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Federal stimulus money prevents New York hunger crisis

Though there are more New Yorkers who are suffering from food insecurity this year, Joel Berg of the New York City Coalition Against Hunger says that federal funding has helped keep a bad situation from turning much worse.

According to a survey by the coalition, New York City hunger rates have increased by 7 percent from last year, giving some feeding organizations little choice but to turn some individuals away. This was an improvement from the year before, however, as hunger rates were up 20 percent and more than half of all hunger-fighting organizations were unable to provide for all of those who sought help, reports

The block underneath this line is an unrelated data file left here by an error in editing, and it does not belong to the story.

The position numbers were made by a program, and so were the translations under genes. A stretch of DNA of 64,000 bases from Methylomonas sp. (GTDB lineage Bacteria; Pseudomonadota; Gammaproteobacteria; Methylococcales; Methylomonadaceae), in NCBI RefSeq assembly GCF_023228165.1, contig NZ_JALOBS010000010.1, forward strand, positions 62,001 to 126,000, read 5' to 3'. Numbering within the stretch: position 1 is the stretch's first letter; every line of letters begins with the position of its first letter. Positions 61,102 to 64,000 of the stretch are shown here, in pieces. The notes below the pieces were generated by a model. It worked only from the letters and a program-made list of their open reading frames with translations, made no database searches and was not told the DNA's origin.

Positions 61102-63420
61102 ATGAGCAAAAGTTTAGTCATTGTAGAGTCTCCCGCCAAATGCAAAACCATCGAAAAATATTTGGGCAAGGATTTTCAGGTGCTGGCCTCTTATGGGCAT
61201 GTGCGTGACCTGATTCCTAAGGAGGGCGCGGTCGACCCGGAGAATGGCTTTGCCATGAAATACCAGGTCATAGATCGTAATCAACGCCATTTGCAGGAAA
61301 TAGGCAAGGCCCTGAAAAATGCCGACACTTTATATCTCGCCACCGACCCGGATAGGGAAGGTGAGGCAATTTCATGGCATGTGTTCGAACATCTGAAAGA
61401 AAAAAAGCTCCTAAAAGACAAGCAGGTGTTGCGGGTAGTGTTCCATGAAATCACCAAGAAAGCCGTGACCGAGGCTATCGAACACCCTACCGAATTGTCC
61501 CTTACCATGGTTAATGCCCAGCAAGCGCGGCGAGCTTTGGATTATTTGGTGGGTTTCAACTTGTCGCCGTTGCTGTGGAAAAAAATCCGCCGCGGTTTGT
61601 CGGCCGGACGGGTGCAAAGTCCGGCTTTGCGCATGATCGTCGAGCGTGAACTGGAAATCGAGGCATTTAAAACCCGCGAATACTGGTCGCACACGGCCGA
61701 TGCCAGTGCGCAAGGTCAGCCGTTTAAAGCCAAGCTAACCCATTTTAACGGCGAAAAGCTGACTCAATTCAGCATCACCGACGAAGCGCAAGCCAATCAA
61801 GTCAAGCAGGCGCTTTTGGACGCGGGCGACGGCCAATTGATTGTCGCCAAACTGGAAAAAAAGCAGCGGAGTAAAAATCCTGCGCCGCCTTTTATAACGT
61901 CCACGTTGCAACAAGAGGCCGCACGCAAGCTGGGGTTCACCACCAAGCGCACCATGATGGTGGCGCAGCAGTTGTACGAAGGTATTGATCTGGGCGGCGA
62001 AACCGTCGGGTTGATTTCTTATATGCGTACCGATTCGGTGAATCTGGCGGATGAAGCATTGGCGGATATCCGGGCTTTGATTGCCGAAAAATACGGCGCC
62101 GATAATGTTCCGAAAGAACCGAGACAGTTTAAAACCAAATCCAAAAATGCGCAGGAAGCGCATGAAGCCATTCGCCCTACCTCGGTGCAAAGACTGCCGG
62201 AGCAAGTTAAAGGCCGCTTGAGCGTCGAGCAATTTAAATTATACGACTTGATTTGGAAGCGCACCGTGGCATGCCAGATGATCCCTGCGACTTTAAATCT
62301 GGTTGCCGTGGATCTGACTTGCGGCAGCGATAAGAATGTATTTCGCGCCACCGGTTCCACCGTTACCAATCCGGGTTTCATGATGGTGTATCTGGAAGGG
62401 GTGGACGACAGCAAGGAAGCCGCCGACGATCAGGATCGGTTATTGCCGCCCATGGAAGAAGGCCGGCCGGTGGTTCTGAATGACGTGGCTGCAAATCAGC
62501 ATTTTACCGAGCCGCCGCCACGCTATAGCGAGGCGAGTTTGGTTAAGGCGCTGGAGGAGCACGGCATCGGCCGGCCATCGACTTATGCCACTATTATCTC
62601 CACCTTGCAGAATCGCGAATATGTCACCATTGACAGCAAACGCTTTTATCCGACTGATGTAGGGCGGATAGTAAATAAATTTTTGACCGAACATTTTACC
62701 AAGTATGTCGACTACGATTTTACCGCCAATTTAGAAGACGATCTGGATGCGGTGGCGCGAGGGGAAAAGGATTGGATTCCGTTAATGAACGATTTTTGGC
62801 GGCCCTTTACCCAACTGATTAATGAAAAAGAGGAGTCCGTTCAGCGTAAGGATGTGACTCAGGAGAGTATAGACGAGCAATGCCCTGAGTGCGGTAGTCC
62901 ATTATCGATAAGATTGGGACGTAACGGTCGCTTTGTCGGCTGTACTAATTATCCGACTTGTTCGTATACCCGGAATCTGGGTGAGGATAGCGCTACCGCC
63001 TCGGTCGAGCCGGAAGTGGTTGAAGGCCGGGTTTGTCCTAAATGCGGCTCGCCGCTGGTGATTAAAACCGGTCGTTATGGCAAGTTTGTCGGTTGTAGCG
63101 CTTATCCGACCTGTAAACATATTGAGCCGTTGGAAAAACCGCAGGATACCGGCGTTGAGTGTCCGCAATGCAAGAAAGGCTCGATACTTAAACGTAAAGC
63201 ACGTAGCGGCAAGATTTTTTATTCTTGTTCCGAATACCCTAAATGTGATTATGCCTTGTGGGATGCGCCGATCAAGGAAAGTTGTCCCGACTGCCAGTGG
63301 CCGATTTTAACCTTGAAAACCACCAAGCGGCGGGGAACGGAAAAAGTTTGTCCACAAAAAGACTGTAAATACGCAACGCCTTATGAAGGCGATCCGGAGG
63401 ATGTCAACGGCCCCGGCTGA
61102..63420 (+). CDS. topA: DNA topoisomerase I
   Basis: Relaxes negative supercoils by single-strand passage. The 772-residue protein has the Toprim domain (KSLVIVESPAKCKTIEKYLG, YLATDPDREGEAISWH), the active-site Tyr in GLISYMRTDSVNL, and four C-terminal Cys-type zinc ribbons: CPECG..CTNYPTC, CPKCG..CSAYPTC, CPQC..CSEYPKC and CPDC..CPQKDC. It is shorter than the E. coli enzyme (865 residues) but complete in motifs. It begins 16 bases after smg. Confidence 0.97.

"The only reason we are not facing a full blown hunger catastrophe is because the federal government programs as administered by the state and city are working as designed," Berg said at a West Side soup kitchen, according to the news source.

Thanks to stimulus funding, those who receive food stamps may receive more stamps each month, helping families remain more or less self-sufficient for longer. Feeding organizations also received emergency funding.

According to the Food Research & Action Center, investing money in food stamps can create a "ripple effect" for the economy because low-income families receiving assistance will spend the extra money more readily than those who don't live paycheck-to-paycheck. USDA research also shows that each dollar in food stamps generates twice the amount in economic activity.
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